McComb & Scott-Little (2003) getmedia/08b6e87b-69ff-4865-b44ead42f2596381/Critical-Hours?ext=.pdf After-school programs: Evaluations and Outcomes. Greensboro, NC: SERVE

Comprehensive narrative review of middle school after school programs in promoting academic success and positive adolescent development Students who attend more, benefit more

Barley et al (2002)

Tutoring and peer tutoring can be effective strategies for improving achievement during the school day

Policy Studies Associates (1995)

Key is to engage student attention


Hobbs, (2012)

Niehaus, Rudasill, Adelson (2012)

Effects of an afterschool program on elementary and ANCOVA comparison of middle school math achievement in Georgia Schools: A a sample of 180 at-risk Dissertation upper elementary and middle school students who did and did not viewcontent.cgi?article=1545&context=doctoral participate in OST program

Self-Efficacy, intrinsic motivation, and academic outcomes among latino middle school students participating in an After-School program Hispanic Journal of Behavioral Sciences 34, 118

47 Latino 6-8 grade students in an afterschool program specifically for Latino students 1 year longitudinal study

Indicator for study: Georgia Criterion Referenced Competency Test (GCRT) Indicator for program (21st Century Community Learning Center): Maintaining student enrollment and attendance, math and reading classroom grades, improving behavior, completing homework, involving parents Findings: No significant difference in test scores 1. Intrinsic motivation positively correlated with GPA

Measurement/ Outcome Relationships

2. Self-efficacy was a positive predictor for school attendance and standardized math achievement scores 3. Program attendance contributed positively to math achievement 4. Multilevel growth modeling showed that selfefficacy and intrinsic motivation remained stable across school year, unrelated to degree of participation in the program 5. Incorporated Bandura (mastery experiences, vicarious learning, social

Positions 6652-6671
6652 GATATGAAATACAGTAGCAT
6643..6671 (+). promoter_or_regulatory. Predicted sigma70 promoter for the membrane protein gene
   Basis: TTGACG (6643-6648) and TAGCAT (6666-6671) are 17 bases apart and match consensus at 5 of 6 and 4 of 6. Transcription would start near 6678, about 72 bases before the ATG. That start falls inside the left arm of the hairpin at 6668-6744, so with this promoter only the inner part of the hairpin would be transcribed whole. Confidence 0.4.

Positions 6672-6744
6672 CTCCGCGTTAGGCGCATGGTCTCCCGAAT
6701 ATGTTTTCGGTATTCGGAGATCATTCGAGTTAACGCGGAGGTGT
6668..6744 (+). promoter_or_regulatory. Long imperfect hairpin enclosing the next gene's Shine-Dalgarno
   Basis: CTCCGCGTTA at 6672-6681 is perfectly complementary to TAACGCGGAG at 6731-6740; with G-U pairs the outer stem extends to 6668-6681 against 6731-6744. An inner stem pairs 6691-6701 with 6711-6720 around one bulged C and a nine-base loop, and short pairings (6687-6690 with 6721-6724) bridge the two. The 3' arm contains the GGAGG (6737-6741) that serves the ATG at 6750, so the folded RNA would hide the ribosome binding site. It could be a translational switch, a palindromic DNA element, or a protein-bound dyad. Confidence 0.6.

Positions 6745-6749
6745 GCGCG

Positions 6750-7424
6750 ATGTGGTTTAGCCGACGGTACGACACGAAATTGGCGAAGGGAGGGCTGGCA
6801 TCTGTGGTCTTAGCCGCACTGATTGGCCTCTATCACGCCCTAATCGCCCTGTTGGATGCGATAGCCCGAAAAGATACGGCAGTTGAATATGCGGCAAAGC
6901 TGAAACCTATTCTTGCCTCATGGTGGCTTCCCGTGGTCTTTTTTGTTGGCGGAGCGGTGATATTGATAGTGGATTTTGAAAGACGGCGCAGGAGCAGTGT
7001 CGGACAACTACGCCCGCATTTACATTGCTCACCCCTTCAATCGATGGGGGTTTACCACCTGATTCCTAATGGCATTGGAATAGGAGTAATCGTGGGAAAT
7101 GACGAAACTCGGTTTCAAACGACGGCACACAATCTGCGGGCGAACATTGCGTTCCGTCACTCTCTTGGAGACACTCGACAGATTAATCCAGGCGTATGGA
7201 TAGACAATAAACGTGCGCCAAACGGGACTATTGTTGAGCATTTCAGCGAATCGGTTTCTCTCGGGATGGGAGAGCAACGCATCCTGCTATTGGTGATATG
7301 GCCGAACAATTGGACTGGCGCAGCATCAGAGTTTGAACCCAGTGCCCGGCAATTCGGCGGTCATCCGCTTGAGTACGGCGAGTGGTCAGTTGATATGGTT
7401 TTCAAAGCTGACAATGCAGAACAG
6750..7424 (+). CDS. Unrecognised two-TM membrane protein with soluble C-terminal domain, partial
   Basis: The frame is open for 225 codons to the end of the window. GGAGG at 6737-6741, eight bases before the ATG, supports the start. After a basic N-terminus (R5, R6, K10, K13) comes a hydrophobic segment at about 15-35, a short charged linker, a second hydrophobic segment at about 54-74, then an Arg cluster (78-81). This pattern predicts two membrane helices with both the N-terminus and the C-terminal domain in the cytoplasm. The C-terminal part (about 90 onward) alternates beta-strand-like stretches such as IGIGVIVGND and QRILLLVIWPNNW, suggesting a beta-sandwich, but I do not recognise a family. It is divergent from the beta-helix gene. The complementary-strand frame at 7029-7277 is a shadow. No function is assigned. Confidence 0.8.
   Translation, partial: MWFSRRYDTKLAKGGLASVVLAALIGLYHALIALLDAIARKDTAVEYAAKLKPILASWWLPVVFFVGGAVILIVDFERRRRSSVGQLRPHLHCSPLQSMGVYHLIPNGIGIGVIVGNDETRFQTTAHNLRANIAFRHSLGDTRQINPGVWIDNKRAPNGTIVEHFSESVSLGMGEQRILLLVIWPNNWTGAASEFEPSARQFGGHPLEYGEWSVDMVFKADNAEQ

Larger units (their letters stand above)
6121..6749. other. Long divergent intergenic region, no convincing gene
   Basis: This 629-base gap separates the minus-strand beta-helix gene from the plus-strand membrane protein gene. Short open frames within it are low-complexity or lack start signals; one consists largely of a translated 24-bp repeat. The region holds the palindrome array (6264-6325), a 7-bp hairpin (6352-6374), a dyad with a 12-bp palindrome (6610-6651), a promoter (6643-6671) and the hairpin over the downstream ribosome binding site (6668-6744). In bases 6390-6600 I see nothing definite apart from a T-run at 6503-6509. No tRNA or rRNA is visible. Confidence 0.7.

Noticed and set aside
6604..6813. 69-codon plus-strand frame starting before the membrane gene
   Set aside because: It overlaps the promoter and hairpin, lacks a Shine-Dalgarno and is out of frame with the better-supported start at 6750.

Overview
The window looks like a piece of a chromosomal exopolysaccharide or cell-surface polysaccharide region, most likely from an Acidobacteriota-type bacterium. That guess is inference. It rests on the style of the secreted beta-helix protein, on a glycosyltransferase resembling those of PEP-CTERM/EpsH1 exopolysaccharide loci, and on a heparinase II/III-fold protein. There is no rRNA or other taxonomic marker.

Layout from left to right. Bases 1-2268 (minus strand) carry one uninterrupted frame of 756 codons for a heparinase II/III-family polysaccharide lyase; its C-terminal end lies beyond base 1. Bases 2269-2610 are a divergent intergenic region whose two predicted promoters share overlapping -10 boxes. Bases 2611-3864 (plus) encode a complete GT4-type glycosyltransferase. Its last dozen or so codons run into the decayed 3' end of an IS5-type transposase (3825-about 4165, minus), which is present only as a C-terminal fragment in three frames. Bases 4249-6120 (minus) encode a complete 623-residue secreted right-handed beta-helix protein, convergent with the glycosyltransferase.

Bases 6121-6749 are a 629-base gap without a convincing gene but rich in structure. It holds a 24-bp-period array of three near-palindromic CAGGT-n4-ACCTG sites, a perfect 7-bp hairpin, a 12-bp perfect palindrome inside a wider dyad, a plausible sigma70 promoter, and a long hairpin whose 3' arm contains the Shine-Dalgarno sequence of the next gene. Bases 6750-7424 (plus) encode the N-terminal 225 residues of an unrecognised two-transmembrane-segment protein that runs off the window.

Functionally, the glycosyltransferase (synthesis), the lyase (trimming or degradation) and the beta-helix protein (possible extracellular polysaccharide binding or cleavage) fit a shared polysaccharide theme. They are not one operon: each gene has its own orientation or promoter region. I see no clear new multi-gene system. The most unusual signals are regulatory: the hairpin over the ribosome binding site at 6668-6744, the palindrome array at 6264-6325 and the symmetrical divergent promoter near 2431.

Program strategy

Valentine, Cooper, Patall, Tyson, Robinson (2010)

Little & Harris (2003)

persuasions) and opportunities to choose activities, enhanced interpersonal relationships by maintaining communication with students’ teachers and parents. 1. Many syntheses on ASPs (After school programs) aren’t published in traditional academic outlets—are better found by searching for nonprofits that evaluate ASPs, meeting notes, etc

A method for evaluating research synthesis: The quality, conclusions, and consensus of the synthesis of the effects of after-school programs Research Synthesis Methods, 1, 20-38

A Review of Out-of-School Time Program QuasiExperimental and Experimental evaluation results. Out-of-School Time Evaluation Snapshot Harvard Family Research Project

Review of 27 experimental and quasiexperimental OST program evaluations